Pasayten Pete

Chapter Three: Spirit Dreams

Cottonwood trees moaned in the rising late-night wind. Graydon heard their swaying branches and the approaching thunder booming from the north. An early summer storm moved down the valley.

The family spent several days cleaning the old house. Alex Senior made a trip in the Blue Goose to buy used furniture: a kitchen table and chairs, an iron frame double bed with springs and mattress, two war surplus barrack cots with pads, an overstuffed couch and chair. Everything came from second-hand stores. Dee had her small collection of cookware and dishes that traveled with them across the U.S.

Wrapped in a wool barracks blanket, Graydon opened the wooden-sash window beside his bed to feel the rising wind blow in. The smell of dust was heavy in the air, the musty wet smell of the first raindrops. He could hear the big drops splattering in the elm trees outside his window, and the hissing sound of rain falling through the cottonwood trees beyond. Then the chilled air coming through the window smelled of sweet elm sap. He marvelled at all he could hear and smell and taste. He savored this new experience.

Coast rain was nothing like this. Coast rain was a chill, grey wet or a warm, green damp. Here on the east side, summer thunderstorms would bring an occasional, violent rain. The valley mostly survived on snow melt that flowed down from the mountains. The surrounding foothills became dried and parched. On a hot summer's day the scent of pine pitch and cottonwood sap would hang heavily in the air.

Mountain valley colors began with the blue-greens of the ponderosa pine forests and the lush greens of the river-bottom alfalfa hayfields. All else was yellow and tan grasses, grey-green sagebrush, and a golden carpet of sunflowers covering the foothills in late spring. Sunflower blossoms would become black seed heads. Broad, faded leaves would be brittle and crackling when one walked across the dry hillside.

Methow was thought to be an Indian word for valley of the sunflowers, but no one could say for sure. The first white men had found the small tribe of natives living at the confluence of the Methow and Columbia rivers to be welcoming and friendly. A few years later the white man's diseases and guns had killed and scattered the Methow band. No one remained to confirm the meaning of their name, not that it mattered. It could mean anything the white man wanted it to mean. Thus, valley of the sunflowers it was. And the name was never pronounced as meh-thou but as met-how, like two distinct words run together, a subtle reminder of its native origin.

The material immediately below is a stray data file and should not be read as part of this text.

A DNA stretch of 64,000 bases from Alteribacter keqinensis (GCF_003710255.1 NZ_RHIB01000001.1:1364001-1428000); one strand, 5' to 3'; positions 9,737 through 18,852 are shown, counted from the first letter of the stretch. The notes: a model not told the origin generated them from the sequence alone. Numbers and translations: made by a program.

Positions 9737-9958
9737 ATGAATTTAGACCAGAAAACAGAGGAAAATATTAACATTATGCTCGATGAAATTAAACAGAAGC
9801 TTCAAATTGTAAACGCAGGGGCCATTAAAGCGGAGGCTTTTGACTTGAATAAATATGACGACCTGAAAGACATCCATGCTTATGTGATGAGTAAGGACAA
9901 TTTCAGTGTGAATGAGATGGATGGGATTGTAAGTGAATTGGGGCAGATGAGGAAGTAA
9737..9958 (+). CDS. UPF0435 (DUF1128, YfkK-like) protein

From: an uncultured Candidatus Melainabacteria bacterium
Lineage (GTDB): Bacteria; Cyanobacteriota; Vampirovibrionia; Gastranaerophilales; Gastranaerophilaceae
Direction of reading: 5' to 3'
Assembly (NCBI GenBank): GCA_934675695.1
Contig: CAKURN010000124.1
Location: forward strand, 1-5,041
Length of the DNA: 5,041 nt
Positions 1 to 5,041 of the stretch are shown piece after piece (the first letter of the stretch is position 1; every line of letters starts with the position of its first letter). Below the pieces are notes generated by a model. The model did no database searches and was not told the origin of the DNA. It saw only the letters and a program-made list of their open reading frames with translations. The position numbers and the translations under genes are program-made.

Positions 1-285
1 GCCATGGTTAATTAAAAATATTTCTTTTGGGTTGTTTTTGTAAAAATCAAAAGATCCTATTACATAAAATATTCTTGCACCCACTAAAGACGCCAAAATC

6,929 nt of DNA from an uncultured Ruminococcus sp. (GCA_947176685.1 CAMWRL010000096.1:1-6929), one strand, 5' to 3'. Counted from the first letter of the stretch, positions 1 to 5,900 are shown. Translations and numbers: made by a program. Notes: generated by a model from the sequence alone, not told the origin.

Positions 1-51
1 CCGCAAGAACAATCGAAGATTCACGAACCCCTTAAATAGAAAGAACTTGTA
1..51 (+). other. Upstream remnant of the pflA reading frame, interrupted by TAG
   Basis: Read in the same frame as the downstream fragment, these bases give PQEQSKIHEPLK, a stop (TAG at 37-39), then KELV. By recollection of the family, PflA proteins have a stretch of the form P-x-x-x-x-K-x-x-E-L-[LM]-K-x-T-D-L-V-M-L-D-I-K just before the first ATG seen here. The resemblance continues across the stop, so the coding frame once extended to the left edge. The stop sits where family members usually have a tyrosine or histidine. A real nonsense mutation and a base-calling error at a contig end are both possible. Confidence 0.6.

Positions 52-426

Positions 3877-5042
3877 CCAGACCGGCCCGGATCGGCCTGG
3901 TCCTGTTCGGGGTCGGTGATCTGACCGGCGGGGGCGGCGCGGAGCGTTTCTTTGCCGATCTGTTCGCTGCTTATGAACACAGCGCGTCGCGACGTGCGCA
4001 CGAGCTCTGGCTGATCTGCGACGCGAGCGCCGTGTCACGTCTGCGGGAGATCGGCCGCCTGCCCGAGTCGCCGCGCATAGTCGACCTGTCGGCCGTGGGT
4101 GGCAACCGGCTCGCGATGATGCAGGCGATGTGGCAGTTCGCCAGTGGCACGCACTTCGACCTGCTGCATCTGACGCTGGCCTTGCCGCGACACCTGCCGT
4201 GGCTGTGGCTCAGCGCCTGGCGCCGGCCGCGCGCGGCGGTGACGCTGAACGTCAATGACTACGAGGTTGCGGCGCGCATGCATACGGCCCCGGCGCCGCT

The storm raged outside Graydon's window. Lightning flashes framed the stark outlines of heavy cottonwood limbs; a wind gust brought a great limb crashing down. He heard it clatter down through the lower branches and the heavy thud when it hit the ground. Fierce wind gusts battered the house. It shuddered again when a thunderclap boomed above them. Alex Jr. whimpered in his bunk across the room, but didn't wake. Graydon lay listening and watching until a wind gust blew a scattering of cold rain across his face. He pulled the window down. Laying back, he closed his eyes and listened to the receding storm as it passed down the valley towards the sleeping town.

In the shadows of his sleep he began to perceive forms, whispers, shifting images barely glimpsed. A dreamscape firmed. He stood at the edge of a rock-strewn torrent. White water frothed and lashed around the boulders, spilling into grey-black pools that swirled and spilled down and away. Thick mists hung overhead, obscuring the light. He stood alone. Thundering sounds and cold spray buffeted his face.

He turned and saw behind him an endless sagebrush plain. Upstream and downstream lay thick tangles of red willows. Across the torrent, up the steep slope, he marvelled at the pines towering hugely overhead, long fronds of hairy lichen moss hanging from the lower branches, fed by the billowing mists thrown up from the maelstrom.

The roar dimmed in his ears. At the same moment a fluttering bird rushed by his head, grazing his hair. He ducked and fell to the ground. Looking up, he saw the bird with outstretched wings, swooping, soaring up high above the pines. Its momentum spent, the bird beat its wings and climbed in broad circles, fluttering upward with an odd, dipping rhythm. It was a nighthawk.

Graydon stood. The overhead gloom brightened in its center. He stood rooted, unable to focus in the confusion of light, a shifting glow, brightening, moving closer. He saw a form, a vague shadow. Around him the world had gone silent. He heard nothing, not even the beating of his heart. The shade moved closer, brighter. Graydon's consciousness narrowed. He stood confined in a tight space where he and a figure--a person--faced one another.